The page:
Another year gone, and looking back it was a very good one in terms of sheep prices and production. The price rise was badly needed and really only got us up to where we need to stay, €100 for mid-season lamb.
How we got this price increase was possibly due more to a lack of supply rather than an increase in demand. So we must continue to produce quality lamb, and market this as a grass-based product that will help us hold onto our share of the market and maybe even grow the demand for lamb.
We must also push out quality assurance schemes and be prepared to put our name behind the product. I have seen my name in butcher shops as the producer of their lamb and even last week heard my name used in an advertisement on our local radio station.
All these small things are important to the consumer but, to me, consistency in quality -- the same weight every week -- is what I, the farmer, can control by weighing the lambs regularly and selling as soon as they become fit.
Last year's production was greatly improved by a better spring, which gave us a higher lamb survival rate. With more grass at turnout, there was no requirement to feed meal to ewes. This kept our meal usage down by about 10t.
A very good summer for grass growth kept lambs growing well, then we had a good burst of growth in September, which gave plenty of grass for the last lambs and ewes at tubing time. One could not really ask for a better year to produce lamb from grass.
Now we should also give some credit to ourselves as farmers for being able to manage this grass and get the best results from it.
This can be achieved by grass measuring, knowing when you have enough, when you have some that needs to be taken out or when you need to spread some fertiliser to push it on.
You also need good fencing to control your stock and get them to eat out paddocks properly. We use electric netting, which we find stock-proof once you have a good electric shock and can be moved and put up quickly.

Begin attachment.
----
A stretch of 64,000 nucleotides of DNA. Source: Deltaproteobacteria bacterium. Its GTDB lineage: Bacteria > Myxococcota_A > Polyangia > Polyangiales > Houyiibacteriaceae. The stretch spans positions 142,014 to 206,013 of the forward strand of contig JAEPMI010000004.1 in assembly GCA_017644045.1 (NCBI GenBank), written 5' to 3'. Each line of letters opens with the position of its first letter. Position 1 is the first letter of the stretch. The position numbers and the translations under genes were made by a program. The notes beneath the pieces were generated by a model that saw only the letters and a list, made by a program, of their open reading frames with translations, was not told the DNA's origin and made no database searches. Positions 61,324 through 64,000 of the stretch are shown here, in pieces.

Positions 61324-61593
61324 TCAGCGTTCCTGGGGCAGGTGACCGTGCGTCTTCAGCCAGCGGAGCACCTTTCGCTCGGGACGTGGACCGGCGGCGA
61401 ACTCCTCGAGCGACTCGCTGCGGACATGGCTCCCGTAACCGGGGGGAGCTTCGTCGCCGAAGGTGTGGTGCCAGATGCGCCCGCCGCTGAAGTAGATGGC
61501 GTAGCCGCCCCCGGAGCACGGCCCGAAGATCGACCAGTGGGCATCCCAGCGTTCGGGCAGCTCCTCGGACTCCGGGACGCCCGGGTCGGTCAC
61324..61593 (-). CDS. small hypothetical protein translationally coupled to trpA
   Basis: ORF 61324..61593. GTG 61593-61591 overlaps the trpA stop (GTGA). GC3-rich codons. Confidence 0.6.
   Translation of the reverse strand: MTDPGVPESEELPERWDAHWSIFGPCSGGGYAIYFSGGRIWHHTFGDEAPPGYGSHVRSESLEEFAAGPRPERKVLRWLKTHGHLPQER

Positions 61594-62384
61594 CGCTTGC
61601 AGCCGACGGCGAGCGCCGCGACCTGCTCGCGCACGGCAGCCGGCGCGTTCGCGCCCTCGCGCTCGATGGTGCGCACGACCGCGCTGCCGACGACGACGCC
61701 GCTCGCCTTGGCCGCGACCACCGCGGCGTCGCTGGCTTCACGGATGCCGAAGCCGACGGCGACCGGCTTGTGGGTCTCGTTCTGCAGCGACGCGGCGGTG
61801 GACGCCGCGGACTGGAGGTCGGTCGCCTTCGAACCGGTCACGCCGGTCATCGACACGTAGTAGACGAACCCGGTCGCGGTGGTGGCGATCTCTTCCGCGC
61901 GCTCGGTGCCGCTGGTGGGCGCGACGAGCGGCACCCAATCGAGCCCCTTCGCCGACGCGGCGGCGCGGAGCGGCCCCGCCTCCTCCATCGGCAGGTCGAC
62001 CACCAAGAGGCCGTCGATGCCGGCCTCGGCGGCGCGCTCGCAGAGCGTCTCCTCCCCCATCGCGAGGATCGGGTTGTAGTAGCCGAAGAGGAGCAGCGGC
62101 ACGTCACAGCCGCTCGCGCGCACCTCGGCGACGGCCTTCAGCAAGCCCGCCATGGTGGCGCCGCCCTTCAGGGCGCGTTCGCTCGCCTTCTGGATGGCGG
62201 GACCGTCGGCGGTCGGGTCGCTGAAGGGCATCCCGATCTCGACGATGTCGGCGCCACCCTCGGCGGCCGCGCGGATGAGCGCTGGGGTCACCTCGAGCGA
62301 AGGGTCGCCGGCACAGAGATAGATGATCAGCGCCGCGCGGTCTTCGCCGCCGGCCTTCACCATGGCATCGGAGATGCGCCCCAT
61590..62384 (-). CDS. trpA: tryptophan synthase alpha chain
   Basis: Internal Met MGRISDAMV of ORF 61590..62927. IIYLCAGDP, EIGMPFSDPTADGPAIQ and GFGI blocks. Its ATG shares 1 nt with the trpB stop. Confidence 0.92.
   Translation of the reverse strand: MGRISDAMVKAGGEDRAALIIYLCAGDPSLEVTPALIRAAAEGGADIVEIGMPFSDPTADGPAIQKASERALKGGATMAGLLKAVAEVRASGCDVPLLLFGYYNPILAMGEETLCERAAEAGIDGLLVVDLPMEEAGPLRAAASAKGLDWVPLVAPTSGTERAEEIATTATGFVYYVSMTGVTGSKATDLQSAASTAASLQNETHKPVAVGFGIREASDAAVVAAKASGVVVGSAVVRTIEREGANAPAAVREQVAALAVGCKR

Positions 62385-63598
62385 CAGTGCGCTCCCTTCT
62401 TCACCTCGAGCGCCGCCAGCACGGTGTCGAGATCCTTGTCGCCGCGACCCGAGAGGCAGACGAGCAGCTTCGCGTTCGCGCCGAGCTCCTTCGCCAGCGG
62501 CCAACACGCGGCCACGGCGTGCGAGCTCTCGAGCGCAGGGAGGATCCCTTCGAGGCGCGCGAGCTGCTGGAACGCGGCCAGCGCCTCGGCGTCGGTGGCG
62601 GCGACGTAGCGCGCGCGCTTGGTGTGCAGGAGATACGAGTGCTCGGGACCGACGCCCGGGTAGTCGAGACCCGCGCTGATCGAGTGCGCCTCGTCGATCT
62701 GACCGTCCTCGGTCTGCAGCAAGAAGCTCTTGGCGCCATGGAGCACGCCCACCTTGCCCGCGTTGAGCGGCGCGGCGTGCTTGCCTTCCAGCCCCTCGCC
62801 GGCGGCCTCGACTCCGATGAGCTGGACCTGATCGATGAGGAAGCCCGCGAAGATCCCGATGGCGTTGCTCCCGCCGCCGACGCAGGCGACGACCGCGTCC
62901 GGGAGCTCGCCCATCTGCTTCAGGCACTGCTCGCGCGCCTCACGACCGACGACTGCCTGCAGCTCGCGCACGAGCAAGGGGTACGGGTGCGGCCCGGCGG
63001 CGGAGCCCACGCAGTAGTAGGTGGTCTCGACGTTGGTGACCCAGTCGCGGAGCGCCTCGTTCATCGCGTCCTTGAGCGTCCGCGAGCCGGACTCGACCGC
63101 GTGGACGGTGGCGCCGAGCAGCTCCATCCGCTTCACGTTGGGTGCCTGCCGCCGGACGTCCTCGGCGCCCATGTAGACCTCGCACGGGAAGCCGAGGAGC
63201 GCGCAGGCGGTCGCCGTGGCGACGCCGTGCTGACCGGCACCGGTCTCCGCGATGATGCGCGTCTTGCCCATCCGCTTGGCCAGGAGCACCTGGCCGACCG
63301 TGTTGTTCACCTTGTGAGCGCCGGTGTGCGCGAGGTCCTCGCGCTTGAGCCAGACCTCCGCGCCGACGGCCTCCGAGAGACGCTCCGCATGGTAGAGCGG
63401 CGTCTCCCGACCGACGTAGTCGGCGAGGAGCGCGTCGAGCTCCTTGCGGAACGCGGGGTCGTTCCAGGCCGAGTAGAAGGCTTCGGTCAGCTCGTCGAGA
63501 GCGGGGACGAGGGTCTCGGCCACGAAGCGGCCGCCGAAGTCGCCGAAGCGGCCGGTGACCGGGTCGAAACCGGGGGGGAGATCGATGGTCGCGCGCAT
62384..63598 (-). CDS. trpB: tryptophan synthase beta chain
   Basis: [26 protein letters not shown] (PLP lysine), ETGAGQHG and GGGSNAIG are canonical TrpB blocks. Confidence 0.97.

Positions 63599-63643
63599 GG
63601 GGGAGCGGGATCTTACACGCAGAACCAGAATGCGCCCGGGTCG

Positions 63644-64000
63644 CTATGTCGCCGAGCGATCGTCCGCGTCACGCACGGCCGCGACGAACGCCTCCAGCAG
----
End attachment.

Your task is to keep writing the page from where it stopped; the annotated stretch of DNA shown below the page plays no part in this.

Good, permanent fences of high-tensile sheep wire are very important when you are creep-grazing the lambs ahead of the ewes. This way, the lambs get the best grass as the ewes finish off the last of their paddocks.
Another area where we can improve is genetics. There is more to be gained from the maternal side, in ease of lambing, number of lambs produced, good milkers and a ewe of a moderate weight.
If we could improve these traits, we would gain from less labour needed at lambing, more lambs to sell, a heavier weaning weight and the ewes would be carrying a few tonnes less in terms of weight. I do not need a ewe of 100kg rearing 1.5 lambs. I can do this with a ewe of 75kg and feed four of them instead of three of the heavier (100kg) ones.
On the terminal ram side, sheep farmers need rams that produce lambs that finish quickly and off grass. They don't want to end up in September with tall, raw-framed lambs that need meal to get some fat cover on them.
Now, there is a downside to this good story. The increase in the cost of feed, fertiliser and fuel -- some of which we can pare back slightly -- will take from our income. So it will be even more important to keep a close watch on costs this year and hold on to as much of our lamb price as possible.
So best of luck to all us sheep farmers for another year.
John Large is a sheep farmer from Gortnahoe, Co Tipperary. Email: firstname.lastname@example.org